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Progressive Rock CD Reviews

Keef Hartley Band

Live At Aachen Open Air Festival 1970

Review by Gary Hill

I’ve never heard these guys before, but based on this performance, what an amazing band they were. These guys were purely on fire. Is this progressive rock? Well, in the traditional sense, no. Prog was still really in its infancy and this sure had a lot of the pieces that merged to create prog. Jazz and rock and present in nearly equal amounts and some psychedelia is married into it, too. The end result is a sound based on shifting and changing music and extended far reaching jams. That’s certainly proggy if not prog. My only real complaint here is the sound quality. The main issue is the vocals which at times are distorted badly enough to be distracting. I really wish there was a better quality recording of this as it’s a great album of a stellar live performance of four extended pieces.

This review is available in book format (hardcover and paperback) in Music Street Journal: 2014  Volume 3 at lulu.com/strangesound.

Track by Track Review
You Can’t Take It with You

This is pretty amazing stuff. Take a jazz rock vibe and some proggy influences and merge them together in a smoking hot jam. This has a funky groove and a really soulful rock and roll vocal delivery. It’s high energy and very tasty. Around the two minute mark they take it out into a smoking hot instrumental section that feels just a little like early Yes (Banks era) to me, but with a wailing saxophone. They turn that into a really inspired and powerful jam. Eventually it drops down a bit to a less rocking version of itself. It gets a little crazed, though. It gradually builds in intensity, too. After that extended jamming they drop it way down to a slow, mellower bluesy bit before powering back up into more pure jazz rock to continue. The vocals return and we’re completely back into the song proper. The short closing section even has a bit of psychedelia in it.

The Time Is Near
This is more of a pure rock song, but there is still jazz in the mix. The vocals are powerful. The only problem is, they are very distorted. Where the recording issues were only a minor annoyance on the opener, they cause some real loss of enjoyment here. That’s a shame because this is a real stomper in a lot of ways. There is some killer psychedelia meets early prog rock jamming later in the number. It features some meaty guitar soloing. Eventually this gives way to a mellower rock sound as the piece starts to work back upward. As they carry forward it gets more of a hard rocking, riff driven sound. The jazz elements return later as these guys just keep it working further and further upward. It breaks out into a fast paced, more pure jazz section past the eleven minute mark. Eventually that gives way to a return to the mellower song proper.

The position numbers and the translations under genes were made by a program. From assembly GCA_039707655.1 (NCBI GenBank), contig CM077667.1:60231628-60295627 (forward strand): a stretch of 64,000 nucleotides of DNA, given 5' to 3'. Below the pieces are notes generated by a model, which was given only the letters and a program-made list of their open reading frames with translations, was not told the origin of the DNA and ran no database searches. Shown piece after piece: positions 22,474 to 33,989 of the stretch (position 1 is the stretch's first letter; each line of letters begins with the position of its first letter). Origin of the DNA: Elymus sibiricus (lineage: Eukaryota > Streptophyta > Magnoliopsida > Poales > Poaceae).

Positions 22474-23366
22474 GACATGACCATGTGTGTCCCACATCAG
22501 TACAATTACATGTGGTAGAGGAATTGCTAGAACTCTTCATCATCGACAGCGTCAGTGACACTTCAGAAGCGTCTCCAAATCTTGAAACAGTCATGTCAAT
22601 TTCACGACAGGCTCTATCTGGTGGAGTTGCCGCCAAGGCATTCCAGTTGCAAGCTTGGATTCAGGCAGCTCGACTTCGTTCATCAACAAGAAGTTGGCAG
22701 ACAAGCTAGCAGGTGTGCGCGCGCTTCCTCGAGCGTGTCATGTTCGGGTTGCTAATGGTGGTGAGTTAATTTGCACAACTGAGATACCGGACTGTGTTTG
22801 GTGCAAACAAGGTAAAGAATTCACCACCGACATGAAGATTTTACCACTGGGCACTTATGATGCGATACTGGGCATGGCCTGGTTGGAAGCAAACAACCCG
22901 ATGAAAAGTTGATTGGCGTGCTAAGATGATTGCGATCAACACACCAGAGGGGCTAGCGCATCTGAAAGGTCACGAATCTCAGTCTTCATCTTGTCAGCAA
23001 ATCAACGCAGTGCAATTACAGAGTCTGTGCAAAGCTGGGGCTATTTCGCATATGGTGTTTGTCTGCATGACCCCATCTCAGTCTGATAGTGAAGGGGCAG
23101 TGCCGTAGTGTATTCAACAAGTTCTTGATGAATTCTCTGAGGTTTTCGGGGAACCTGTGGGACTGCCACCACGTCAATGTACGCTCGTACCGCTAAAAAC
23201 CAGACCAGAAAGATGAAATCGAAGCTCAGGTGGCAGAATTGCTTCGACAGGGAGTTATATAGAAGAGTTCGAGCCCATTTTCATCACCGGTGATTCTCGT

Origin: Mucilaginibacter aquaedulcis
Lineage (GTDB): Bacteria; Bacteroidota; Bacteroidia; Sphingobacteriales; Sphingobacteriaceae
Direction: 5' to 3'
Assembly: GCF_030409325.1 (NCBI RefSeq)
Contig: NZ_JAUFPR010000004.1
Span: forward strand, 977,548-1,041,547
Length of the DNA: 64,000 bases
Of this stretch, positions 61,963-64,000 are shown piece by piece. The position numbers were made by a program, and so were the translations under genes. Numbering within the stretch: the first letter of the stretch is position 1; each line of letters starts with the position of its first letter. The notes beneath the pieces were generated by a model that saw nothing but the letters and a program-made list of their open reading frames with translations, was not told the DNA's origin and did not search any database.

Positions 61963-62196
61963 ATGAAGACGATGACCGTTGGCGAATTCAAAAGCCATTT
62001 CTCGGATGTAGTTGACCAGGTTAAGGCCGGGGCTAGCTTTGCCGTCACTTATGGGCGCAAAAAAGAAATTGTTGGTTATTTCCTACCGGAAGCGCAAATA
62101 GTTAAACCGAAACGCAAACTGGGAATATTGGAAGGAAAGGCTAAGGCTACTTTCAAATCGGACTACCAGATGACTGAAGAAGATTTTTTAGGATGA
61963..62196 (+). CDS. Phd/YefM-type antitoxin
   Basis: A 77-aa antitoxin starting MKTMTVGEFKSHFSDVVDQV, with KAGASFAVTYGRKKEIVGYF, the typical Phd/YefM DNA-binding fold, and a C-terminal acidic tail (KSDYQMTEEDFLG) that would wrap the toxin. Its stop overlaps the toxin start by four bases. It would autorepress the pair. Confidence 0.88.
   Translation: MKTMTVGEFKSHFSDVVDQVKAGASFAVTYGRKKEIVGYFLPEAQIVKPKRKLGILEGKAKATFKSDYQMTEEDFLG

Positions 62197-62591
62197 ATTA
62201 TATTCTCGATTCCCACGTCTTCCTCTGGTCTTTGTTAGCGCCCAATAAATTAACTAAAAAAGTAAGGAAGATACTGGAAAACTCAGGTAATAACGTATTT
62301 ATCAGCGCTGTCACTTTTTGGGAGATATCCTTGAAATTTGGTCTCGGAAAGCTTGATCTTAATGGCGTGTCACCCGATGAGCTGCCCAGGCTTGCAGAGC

Halfbreed Suite
Drums start this one. The bass joins. After a time guitar is added to the mix and it starts to resemble a psychedelically tinged progressive rock sound. Horns come into the mix and the thing gets pretty crazed as they continue to move it forward. There is early metal, hard rock, psychedelia, prog and jazz all merged in the mix here. The vocals are less distorted on this one and the whole tune is better in terms of sound quality than the previous one was. They take this out into more freeform jamming that lands in jazz territory at times. In fact, it drops to just saxophone later. It keeps wailing away even after other instruments are added to the mix. There are parts of this that make me think of Hawkwind quite a bit. As the wailing continues they work it towards more melodic proggy territory. Then it drops down to a more pure rock jam from a very short period before working out into more of a prog meets hard rock and jazz jam. They keep changing this thing and take it through several changes. The guitar soloing brings a bit more of a psychedelic rock vibe. More mainstream jazz rock sounds herald the return of the vocals. Beyond that vocal section we’re taken back out into an instrumental jam. This one has a lot of jazz along with psychedelia and just some general weirdness built into it. We get more vocals beyond that. Then, around the eighteen minute mark, it turns to a drum solo. I’m not a big fan of drums solos, but the early parts of this one work pretty well. Unfortunately, this is too long as far as I’m concerned. In fact, it’s past the 23-minute mark before the other instruments rejoin. From there we’re into a more jazz rock based section. The vocals are too distorted on this movement, though. A guitar solo segment guides us into more pure hard rock sounds after a while. There are bursts of jazz rock added into the mix as this continues. Eventually jazzy hard rock jamming takes the piece. Vocals return after a while, even more distorted this time. More jamming ensues after that and holds the piece to its ending, almost half an hour after it started.
Think It Over
A jazzy rocking arrangement opens this thing. The vocals on this one are distorted, but not as bad as those on some of the rest. Eventually this jam shifts out to more of a hard rocking instrumental jam that’s pretty intense. The guitar soloing that ensues has some great psychedelic rock textures to it. As the jazz elements re-emerge we’re taken into more of a fiery jam. Again, I can hear hints of early Pink Floyd on this thing. Somehow this seems like one of the more cohesive and organic jams here. There are changes, but they seem natural. Different instruments lead the way at different points and this thing just plain grooves. We’re eventually returned to the opening riff as they bring the song proper back into play.
 
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